47. Magan Sheffield Oct 21 2016 at 8:35 pm - Reply

    Great post! I love back light and of course golden hour.

  48. Sopo Oct 21 2016 at 9:10 pm - Reply

    Pocket of light

  49. Leah Oct 21 2016 at 9:51 pm - Reply

    I love golden hour light and sunrise <3

  50. Nikki Tewes Oct 21 2016 at 10:05 pm - Reply

    I definitely love golden hour light.

  51. Pam Moleski Oct 21 2016 at 10:14 pm - Reply

    love a little backlighting but I don’t get to shoot with it very often. I’m learning to embrace the fluorescent lighting that is prevalent in the model railroad community

  52. Leslie Eglseder Oct 22 2016 at 12:55 am - Reply

    I am just getting started so I am loving natural light. I start Into Into Natural Light soon and excited that I will learn new lighting to love. My fav light is when it just casts a rim around my sons fine blond hair.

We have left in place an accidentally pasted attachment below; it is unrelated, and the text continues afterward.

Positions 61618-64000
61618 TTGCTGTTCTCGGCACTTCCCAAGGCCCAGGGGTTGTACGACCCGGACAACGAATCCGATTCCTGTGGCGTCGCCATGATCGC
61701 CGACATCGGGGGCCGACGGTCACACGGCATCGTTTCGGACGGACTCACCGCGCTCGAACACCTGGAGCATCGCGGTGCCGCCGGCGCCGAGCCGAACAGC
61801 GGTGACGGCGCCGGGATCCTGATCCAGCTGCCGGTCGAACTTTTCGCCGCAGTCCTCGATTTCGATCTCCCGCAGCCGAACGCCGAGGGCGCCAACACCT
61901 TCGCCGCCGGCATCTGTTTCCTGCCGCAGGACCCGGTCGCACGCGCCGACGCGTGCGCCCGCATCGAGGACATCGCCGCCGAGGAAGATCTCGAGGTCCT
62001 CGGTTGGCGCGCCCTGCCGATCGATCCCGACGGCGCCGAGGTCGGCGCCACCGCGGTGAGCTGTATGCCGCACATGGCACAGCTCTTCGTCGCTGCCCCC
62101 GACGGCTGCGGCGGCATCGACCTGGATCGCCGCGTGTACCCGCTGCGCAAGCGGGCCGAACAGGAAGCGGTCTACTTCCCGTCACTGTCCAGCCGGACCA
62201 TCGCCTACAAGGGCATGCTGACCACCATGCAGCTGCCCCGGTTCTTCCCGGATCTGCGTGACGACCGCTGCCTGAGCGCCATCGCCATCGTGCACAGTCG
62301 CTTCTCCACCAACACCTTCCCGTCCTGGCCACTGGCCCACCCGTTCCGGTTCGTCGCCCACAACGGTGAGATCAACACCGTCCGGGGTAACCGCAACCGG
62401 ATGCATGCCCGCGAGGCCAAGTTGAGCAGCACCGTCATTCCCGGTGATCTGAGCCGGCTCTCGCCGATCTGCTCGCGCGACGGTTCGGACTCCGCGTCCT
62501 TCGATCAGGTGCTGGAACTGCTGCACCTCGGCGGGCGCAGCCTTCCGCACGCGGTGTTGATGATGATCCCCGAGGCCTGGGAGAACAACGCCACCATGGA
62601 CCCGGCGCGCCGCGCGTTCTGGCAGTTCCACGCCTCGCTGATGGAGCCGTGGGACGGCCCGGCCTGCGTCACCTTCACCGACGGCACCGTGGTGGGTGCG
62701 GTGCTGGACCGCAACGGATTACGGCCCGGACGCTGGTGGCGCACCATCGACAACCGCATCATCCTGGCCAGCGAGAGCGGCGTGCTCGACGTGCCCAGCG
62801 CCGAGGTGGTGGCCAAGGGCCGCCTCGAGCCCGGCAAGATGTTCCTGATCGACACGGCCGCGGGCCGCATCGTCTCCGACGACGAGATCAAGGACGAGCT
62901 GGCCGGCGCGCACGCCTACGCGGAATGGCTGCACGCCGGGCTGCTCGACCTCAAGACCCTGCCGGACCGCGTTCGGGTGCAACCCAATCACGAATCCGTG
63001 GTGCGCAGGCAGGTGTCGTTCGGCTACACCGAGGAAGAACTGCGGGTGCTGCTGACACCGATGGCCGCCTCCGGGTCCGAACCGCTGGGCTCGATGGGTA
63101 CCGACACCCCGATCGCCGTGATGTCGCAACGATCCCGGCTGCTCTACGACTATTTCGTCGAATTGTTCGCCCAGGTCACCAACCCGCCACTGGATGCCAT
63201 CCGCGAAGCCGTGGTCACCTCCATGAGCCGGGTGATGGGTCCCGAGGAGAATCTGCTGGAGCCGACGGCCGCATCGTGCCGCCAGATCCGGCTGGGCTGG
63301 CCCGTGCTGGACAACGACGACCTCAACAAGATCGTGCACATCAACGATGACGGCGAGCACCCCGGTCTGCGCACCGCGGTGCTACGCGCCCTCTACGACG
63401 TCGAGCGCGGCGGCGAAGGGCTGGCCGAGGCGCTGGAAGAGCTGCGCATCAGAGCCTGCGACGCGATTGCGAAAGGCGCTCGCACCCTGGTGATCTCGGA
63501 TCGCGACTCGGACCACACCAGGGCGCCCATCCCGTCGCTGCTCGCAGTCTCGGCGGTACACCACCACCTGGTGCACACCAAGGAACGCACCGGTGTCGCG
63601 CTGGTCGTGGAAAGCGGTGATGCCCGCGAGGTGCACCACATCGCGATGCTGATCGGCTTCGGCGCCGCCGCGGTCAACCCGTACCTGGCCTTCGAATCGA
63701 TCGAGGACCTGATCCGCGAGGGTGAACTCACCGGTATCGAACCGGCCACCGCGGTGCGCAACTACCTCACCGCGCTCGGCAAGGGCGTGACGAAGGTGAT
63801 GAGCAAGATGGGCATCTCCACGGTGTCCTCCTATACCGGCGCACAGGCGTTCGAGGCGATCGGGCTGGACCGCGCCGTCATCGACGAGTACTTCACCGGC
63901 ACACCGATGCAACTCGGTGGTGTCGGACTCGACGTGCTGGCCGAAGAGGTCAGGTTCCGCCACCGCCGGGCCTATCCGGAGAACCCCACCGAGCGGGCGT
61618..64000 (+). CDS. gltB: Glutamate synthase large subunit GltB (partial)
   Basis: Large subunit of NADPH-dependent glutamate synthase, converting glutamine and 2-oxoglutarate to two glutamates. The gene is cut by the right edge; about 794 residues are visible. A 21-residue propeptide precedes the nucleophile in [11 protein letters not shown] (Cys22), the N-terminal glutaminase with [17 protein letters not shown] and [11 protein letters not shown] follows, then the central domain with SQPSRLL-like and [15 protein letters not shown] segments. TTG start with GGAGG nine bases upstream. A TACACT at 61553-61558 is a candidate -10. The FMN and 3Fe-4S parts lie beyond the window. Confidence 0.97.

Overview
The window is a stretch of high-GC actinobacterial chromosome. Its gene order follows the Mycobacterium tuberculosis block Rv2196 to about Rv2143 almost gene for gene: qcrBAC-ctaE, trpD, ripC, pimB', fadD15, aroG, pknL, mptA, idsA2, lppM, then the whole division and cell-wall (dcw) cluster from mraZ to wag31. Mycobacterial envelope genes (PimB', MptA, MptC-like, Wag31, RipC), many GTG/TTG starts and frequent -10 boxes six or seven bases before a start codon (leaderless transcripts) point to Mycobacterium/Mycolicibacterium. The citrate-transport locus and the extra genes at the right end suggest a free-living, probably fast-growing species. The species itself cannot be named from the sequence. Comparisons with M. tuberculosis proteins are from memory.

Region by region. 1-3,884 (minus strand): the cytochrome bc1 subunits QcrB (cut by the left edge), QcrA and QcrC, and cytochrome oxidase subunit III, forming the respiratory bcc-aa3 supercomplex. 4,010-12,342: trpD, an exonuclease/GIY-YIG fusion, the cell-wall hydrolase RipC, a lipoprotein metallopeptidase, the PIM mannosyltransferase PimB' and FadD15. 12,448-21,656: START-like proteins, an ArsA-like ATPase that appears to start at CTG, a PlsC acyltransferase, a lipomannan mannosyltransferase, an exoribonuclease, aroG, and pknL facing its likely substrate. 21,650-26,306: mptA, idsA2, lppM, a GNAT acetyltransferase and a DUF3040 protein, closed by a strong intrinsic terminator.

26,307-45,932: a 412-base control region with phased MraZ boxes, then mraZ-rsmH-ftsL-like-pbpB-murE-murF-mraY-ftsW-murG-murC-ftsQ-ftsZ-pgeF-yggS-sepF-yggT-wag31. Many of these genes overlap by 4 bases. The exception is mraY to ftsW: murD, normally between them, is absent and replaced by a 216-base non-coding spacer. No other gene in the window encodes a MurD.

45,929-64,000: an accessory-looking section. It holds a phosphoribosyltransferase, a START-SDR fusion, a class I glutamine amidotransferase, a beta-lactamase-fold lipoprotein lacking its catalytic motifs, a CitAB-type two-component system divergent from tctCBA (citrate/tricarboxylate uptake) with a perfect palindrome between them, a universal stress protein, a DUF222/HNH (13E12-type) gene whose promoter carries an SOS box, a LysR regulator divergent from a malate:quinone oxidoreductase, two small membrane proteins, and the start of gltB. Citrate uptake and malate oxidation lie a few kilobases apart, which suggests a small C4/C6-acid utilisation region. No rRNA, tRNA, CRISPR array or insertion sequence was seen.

53. Sarah Oct 22 2016 at 12:58 am - Reply

    This is so great. I’ve got to get better at exposing for the highlights. Thanks, Anita!

  54. Noemi Oct 22 2016 at 1:26 am - Reply

    Beautiful images and wonderful tips! Thanks for the chance to win. My favorite light is directional dramatic light.

  55. Erin Oct 22 2016 at 8:47 am - Reply

    Thanks for this article! I love golden hour backlight!

  56. Chandra Oct 22 2016 at 10:42 am - Reply

    i <3 the light during the golden hour. =)

  57. Denise Oct 22 2016 at 11:28 am - Reply

    Backlighting and golden hour are my absolute fav.

  58. Beth Cagnoni Oct 22 2016 at 12:07 pm - Reply

    I love this! Lensbaby is next on my wishlist.

  59. Jacqueline Reyna Oct 22 2016 at 12:09 pm - Reply